Rectangular, or Cartesian, coordinates indicate a location on a graph that has two perpendicular axes. In this system, x is the horizontal axis, y is the vertical axis and point (x,y) is the rectangular coordinate for a point on the graph.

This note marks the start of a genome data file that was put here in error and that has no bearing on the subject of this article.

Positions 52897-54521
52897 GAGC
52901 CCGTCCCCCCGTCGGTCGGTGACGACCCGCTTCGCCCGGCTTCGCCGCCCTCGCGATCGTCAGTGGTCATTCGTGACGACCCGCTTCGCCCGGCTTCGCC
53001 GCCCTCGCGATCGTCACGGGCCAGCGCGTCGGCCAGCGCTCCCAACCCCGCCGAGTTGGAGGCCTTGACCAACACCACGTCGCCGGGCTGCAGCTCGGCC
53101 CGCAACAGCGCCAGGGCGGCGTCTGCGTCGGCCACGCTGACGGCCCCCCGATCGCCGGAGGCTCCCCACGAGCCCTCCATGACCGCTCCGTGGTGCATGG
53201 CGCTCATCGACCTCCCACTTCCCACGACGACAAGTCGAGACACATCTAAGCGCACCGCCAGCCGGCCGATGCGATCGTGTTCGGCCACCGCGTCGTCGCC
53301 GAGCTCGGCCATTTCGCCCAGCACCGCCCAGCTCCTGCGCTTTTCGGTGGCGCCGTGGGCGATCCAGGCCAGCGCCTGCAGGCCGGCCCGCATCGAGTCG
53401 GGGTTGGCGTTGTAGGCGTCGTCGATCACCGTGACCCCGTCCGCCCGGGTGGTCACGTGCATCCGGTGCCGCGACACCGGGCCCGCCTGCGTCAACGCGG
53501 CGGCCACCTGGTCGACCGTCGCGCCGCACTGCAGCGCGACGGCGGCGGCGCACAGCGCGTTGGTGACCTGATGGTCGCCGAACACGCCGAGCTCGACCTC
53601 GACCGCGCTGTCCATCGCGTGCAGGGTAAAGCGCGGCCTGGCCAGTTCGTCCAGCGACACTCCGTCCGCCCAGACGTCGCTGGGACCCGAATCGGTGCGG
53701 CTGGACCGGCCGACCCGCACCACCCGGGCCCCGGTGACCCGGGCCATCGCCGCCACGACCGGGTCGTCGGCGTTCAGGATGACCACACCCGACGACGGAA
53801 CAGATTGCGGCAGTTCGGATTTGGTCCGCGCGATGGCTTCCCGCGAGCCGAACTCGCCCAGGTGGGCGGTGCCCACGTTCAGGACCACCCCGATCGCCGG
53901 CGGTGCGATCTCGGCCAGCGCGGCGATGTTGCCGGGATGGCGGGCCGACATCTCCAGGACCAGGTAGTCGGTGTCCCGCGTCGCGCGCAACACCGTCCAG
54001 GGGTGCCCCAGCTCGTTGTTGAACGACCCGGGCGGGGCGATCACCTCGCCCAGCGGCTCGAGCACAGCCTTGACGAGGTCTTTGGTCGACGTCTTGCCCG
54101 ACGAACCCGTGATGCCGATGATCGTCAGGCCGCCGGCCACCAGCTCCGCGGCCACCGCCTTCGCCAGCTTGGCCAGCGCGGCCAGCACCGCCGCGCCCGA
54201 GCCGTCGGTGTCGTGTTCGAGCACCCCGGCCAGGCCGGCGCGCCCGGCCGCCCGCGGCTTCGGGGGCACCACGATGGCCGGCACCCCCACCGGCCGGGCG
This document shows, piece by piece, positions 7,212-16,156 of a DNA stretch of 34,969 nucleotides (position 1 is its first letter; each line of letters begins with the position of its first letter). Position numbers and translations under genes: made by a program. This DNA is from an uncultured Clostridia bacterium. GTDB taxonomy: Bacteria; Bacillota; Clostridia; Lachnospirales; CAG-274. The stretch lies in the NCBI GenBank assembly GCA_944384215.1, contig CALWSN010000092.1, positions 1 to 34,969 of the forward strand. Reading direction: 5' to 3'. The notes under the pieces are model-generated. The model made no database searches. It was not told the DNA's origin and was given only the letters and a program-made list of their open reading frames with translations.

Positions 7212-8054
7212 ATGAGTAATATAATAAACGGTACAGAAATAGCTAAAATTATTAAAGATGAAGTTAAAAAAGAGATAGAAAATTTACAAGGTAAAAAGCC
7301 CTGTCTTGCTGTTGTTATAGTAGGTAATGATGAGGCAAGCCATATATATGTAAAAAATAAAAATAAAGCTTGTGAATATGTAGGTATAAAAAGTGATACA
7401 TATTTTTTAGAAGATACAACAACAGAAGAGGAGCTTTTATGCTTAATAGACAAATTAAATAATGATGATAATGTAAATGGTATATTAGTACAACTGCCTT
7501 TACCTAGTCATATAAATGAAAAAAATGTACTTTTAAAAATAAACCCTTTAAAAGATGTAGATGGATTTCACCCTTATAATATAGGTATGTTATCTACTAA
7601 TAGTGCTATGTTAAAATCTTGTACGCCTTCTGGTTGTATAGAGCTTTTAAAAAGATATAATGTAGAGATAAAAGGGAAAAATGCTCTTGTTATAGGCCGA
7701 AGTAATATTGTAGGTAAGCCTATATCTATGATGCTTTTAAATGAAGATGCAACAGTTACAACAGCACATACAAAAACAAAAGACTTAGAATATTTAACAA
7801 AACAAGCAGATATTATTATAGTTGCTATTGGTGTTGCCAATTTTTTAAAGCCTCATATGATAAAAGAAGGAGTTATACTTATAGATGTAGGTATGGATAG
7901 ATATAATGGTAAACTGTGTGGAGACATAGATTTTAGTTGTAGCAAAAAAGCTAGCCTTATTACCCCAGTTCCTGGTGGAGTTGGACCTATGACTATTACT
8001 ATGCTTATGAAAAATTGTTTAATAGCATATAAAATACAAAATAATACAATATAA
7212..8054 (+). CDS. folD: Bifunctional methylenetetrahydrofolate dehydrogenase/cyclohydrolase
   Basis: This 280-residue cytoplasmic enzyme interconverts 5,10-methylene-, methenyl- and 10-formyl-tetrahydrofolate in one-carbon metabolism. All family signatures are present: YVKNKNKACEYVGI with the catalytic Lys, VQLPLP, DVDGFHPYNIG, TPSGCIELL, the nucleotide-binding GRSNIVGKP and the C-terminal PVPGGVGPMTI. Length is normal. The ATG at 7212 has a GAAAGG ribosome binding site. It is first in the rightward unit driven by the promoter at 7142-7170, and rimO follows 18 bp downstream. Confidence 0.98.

Rene Descartes invented the Cartesian, or rectangular, coordinate system in the 17th century. In contrast, polar coordinates express the location on the graph in terms of a distance, r, from the origin point (0.0), which is where the x and y axes cross, and an angle measurement from the x-axis. According to the Pythagorean theorem, the distance from the origin of a Cartesian point (x,y) is the square root of the sum of x squared and y squared.